I’ve been working from home off and on since around 2000 for a few different companies. I’ve been lucky: it’s worked really well for me, but I’ve seen several cases where it didn’t work so well for others, and they lost their jobs. This week, I’m running a series of posts about the ups and downs of telecommuting.
I’m kicking the series off today by talking about how to get a telecommuting job in the first place.
Find Big Companies in Expensive Places
Companies like paying people less.
This can be a selling point for telecommuters, but only if you’re living somewhere cheap and you’re working for a company in an expensive location. Right now, I’m working for a company in Southern California, but I’m certainly not paying Southern California rates for housing. I bet they’re paying me less than people several years my junior, and it’s a win-win for both of us.
When you’re looking for telecommuting jobs, focus on companies in cities with a very high cost of living (California, Miami, New York City). Big companies offer better opportunities because you’re probably not their first telecommuter – they’ve already had to hire an offsite/offshore consultant in order to satisfy some niche skill requirement.
Have a Very Hard-to-Get Skill
The most important key to making telecommuting work is the good old law of supply and demand: if you want to work from home, you have to have a seriously desirable skill. If an employer has the choice between someone who’s willing to come into the office every day versus someone who wants to work from home, they’re going to take the cube rube almost every time.
Junior DBAs aren’t going to be able to telecommute. You can’t say, “Hire me, and I’ll pick up the skills you want.” It won’t fly. You have to be able to demonstrate a complete mastery of the skills that the company needs, and you have to be able to convince everybody in the shop – not just the manager – that your skills will save their bacon.
Build Trust with your Future Coworkers
The best telecommuters start as in-office workers, establish a trust with their coworkers, and then move offsite. That way, the in-office coworkers know that the telecommuter is really a valued resource, does good work, and doesn’t sit around all day drinking beer and watching Oprah. Or Nascar. Or whatever.
When someone starts as a remote worker without being in the office first, the onus is on the telecommuter to prove that they’re really working. This starts in the very first interview: you need to go out of your way to meet your coworkers, talk to them, and strike up a personal bond as fast as possible. You are selling yourself to them.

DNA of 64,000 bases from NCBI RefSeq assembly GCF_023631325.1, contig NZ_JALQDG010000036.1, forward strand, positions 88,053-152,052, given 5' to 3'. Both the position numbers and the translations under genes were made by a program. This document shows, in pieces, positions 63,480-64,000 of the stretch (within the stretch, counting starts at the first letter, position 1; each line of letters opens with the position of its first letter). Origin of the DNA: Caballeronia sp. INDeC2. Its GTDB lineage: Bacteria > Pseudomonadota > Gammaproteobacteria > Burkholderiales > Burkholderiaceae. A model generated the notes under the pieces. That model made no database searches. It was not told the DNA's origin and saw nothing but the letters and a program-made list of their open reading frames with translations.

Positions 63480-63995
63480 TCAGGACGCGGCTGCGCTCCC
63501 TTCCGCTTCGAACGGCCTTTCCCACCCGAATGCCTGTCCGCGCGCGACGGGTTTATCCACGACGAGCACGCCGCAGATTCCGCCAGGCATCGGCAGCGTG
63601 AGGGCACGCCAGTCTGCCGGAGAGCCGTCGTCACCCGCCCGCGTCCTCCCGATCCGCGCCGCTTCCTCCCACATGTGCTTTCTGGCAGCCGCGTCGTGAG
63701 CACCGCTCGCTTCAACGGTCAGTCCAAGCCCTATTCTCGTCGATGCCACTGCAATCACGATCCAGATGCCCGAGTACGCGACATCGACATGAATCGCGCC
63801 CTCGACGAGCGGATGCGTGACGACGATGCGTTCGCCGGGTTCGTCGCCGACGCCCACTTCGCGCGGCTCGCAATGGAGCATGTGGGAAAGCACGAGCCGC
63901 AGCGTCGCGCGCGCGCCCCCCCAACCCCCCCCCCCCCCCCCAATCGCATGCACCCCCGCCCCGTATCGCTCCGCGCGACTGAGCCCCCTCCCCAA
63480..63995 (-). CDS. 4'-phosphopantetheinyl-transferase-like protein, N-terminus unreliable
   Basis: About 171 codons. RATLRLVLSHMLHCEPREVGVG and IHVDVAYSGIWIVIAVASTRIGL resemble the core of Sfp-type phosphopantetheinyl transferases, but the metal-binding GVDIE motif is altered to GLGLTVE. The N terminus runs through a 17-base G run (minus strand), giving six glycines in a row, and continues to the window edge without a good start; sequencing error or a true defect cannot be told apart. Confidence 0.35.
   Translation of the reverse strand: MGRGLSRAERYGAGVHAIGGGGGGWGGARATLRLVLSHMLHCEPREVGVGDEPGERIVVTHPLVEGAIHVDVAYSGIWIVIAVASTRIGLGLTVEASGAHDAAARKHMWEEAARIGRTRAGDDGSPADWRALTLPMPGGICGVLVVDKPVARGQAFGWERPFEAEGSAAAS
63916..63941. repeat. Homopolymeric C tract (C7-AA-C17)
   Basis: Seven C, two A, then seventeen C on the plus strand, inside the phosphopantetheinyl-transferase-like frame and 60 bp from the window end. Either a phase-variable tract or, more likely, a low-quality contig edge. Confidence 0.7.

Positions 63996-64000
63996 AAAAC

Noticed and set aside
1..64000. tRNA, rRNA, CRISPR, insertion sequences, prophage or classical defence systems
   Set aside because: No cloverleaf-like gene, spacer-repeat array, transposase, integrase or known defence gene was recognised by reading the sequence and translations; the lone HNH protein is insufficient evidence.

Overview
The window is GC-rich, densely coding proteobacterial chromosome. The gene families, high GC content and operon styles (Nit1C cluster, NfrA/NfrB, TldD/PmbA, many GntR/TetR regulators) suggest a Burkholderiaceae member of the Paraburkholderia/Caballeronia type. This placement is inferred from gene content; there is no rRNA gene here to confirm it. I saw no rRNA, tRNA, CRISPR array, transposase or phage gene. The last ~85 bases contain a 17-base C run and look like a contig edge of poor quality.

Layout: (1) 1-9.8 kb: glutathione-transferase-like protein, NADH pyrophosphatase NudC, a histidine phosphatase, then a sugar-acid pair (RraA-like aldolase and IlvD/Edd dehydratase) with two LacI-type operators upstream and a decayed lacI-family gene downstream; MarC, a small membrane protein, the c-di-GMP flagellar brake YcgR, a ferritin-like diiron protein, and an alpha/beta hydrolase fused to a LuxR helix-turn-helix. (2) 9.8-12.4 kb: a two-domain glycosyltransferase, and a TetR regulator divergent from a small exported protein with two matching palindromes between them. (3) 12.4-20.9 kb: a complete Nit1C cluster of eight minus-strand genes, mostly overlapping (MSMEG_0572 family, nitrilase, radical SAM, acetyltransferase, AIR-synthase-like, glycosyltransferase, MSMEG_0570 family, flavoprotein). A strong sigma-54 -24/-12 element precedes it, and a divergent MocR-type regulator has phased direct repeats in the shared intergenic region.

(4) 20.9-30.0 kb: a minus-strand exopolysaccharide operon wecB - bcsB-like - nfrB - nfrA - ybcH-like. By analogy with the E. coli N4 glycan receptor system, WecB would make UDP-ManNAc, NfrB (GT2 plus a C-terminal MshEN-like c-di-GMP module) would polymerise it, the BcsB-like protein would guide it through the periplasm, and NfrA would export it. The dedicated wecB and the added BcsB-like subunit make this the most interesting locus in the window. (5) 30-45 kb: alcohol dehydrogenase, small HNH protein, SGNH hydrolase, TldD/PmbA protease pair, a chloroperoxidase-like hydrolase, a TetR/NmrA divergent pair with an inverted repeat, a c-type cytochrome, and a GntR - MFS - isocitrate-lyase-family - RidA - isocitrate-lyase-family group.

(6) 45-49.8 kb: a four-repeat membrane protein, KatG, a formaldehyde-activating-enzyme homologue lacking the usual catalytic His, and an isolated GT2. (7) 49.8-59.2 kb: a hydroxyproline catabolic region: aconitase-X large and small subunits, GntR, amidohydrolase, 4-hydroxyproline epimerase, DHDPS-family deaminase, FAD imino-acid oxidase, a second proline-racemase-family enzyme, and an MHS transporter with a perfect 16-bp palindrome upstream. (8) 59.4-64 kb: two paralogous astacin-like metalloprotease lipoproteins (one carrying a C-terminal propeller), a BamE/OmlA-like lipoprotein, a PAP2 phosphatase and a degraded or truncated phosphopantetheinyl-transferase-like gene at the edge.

Why is this important? Because when you’re not in the office and they need a scapegoat for the code that doesn’t work, the database that wasn’t backed up, or the project that failed, they’re going to pick the telecommuting person by default. It’s easy to blame the guy who isn’t there to stand up for himself. The same thing happens when they’re picking who to lay off. It’s up to you to prevent that from the very beginning.
Be the Best Employee, Period
Being just as reachable and just as timely as the in-person employees isn’t enough: you have to go above and beyond them. When you start telecommuting, managers will be watching you like a hawk to see if you show up to work on time, put in enough hours, and are available as often as other employees.
You have to code faster, manage your time better, and help people more than everybody else. Furthermore, you have to do it in a way that’s easy to see. I’m a morning person, and I used to make it a point to do emails as soon as I started work in the morning. People would see the timestamps on my emails and say things like, “Wow, you started work at 3am this morning?” Bosses hear these things secondhand, and that gives them a chance to brag about their hard-working telecommuter.
Your ultimate goal is to get your coworkers (and especially managers) to say, “You respond faster to emails and instant messages than the people who work just down the hall from me in the office!”
This sounds like hard work, and it is. In the next post, I’ll talk about how to stay motivated despite the very hard work.